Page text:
ORDER OF AFFIRMANCE
Deangelo R. Carroll appeals from an order of the district court denying a postconviction petition for a writ of habeas corpus filed on May 10, 2017, and a supplemental petition filed on August 31, 2018. Eighth Judicial District Court, Clark County; Valerie Adair, Judge.
Ineffective assistance of trial counsel
Carroll first contends the district court erred by denying his claims of ineffective assistance of trial counsel. To demonstrate ineffective assistance of trial counsel, a petitioner must show counsel's performance was deficient in that it fell below an objective standard of reasonableness and prejudice resulted in that there was a reasonable probability of a different outcome absent counsel's errors. Strickland v. Washington, 466 U.S. 668, 687-88 (1984); Warden v. Lyons, 100 Nev. 430, 432-33, 683 P.2d 504, 505 (1984) (adopting the test in Strickland). Both components of the inquiry must be shown. Strickland, 466 U.S. at 697.
First, Carroll claimed counsel failed to properly present and address a Batson challenge. Carroll argued he did not have to demonstrate prejudice because a Batson error is structural error that must be reversed. When a Batson claim is preserved at trial and then successfully raised on direct appeal, it demonstrates a structural error at trial that necessitates automatic reversal. See Jeremias v. State, 134 Nev. 46, 50, 412 P.3d 43, 48 (2018), cert. denied, 139 S. Ct. 415 (2018); Brass v. State, 128 Nev. 748, 752, 291 P.3d 145, 148 (2012). However, in the context of a postconviction petition for a writ of habeas corpus, a petitioner must demonstrate prejudice by showing that counsel's deficiency "rendered the trial fundamentally unfair." Weaver v. Massachusetts, 582 U.S. ___, ___, 137 S. Ct. 1899, 1913 (2017). Carroll failed to allege this. Accordingly, we cannot conclude the district court erred by denying this claim.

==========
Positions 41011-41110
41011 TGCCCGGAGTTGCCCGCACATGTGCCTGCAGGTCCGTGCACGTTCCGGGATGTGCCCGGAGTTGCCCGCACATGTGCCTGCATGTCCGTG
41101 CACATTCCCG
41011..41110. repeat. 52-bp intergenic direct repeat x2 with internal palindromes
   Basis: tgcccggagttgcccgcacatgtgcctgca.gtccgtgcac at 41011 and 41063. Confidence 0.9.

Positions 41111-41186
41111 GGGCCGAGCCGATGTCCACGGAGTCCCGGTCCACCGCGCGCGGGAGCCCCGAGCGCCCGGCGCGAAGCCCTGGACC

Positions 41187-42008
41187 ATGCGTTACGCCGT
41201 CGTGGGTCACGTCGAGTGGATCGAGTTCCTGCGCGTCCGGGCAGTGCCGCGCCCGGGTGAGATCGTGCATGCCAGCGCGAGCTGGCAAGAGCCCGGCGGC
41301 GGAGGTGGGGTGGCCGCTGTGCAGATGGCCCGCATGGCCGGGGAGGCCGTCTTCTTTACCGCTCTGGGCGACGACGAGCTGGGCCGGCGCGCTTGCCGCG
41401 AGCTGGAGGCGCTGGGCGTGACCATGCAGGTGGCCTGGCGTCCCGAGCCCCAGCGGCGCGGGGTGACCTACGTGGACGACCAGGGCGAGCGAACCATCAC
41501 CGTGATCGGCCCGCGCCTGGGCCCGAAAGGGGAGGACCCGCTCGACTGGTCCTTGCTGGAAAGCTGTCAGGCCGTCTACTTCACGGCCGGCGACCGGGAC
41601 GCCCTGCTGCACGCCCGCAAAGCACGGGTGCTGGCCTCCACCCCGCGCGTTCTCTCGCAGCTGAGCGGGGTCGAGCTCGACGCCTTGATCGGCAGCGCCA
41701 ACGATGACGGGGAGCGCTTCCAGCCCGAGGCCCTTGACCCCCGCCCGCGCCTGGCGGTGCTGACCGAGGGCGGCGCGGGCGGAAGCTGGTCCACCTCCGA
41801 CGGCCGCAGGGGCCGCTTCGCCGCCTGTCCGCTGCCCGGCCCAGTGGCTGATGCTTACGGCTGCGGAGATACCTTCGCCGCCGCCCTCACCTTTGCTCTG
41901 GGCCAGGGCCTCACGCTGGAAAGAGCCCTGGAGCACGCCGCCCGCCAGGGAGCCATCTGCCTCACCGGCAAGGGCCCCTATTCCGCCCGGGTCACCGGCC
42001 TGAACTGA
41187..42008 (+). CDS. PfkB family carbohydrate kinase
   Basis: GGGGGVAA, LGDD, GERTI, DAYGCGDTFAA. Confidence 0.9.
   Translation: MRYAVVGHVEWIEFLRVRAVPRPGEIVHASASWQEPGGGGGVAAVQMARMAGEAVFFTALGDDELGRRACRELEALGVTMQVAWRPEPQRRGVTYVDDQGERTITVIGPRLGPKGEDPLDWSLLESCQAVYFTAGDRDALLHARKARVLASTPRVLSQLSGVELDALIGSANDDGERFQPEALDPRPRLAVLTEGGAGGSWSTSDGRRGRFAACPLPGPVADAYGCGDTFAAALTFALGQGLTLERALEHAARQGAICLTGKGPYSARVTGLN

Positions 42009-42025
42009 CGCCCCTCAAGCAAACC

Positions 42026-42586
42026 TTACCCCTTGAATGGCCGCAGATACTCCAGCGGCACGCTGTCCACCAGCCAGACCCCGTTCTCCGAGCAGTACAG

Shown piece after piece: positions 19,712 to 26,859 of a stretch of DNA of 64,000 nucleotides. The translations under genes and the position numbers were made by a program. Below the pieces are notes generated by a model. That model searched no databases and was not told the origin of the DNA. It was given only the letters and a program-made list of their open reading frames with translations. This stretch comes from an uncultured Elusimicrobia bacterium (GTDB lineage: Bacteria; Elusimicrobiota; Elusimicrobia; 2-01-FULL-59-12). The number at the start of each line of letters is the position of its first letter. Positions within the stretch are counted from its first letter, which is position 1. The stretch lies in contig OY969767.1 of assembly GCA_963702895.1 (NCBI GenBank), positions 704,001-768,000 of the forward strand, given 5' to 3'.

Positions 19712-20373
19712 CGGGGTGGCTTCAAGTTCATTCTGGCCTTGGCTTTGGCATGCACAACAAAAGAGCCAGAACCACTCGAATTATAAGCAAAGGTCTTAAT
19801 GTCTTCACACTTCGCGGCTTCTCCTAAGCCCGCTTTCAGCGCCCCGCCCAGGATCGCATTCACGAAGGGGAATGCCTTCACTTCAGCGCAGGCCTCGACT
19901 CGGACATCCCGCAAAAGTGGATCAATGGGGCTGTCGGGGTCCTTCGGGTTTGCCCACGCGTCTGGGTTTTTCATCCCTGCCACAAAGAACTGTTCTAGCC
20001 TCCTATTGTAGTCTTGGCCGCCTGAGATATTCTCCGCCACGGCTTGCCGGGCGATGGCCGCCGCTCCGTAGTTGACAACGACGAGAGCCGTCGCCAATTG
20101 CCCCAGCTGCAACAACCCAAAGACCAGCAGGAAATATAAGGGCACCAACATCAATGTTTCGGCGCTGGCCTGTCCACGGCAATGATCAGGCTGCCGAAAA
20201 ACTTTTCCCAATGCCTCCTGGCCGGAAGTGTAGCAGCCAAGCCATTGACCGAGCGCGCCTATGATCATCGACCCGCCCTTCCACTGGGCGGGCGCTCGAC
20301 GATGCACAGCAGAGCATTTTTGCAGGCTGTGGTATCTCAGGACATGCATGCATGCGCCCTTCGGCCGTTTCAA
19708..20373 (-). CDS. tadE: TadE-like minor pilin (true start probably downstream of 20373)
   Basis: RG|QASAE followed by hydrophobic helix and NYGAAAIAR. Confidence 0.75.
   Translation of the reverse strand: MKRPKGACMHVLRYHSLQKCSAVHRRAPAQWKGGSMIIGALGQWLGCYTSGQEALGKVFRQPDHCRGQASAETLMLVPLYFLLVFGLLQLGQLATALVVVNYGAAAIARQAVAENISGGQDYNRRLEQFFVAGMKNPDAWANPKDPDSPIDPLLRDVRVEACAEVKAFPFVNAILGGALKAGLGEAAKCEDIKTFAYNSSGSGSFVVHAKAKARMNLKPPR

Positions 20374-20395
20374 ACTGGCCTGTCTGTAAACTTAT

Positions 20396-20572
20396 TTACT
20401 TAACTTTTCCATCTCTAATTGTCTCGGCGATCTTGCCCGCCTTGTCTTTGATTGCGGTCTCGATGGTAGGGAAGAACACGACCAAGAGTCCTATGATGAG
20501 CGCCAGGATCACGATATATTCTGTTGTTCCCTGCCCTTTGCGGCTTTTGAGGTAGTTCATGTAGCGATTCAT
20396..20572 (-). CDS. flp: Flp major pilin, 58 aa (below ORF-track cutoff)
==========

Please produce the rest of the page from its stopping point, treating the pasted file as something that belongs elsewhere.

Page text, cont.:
Batson v. Kentucky, 476 U.S. 79 (1986).
The district court concluded the trial court properly completed all three steps of the Batson analysis. This conclusion is not supported by the record before this court. We nevertheless affirm the district court's decision for the reasons stated above. See Wyatt v. State, 86 Nev. 294, 298, 468 P.2d 338, 341 (1970) (holding a correct result will not be reversed simply because it is based on the wrong reason).
Second, Carroll claimed counsel should have moved to suppress recordings of conversations he had with his coconspirators on the ground that the recordings were derived from a Miranda violation and were thus fruit of the poisonous tree. On direct appeal, the Nevada Supreme Court held that, although Carroll's statement to police was not coerced, Carroll was subjected to custodial interrogation without the benefit of adequate Miranda warnings and his entire statement to detectives should have been suppressed as a result. Carroll v. State, 132 Nev. 269, 280, 285-87, 371 P.3d 1023, 1031, 1034-35 (2016).
Miranda v. Arizona, 384 U.S. 436 (1966). --------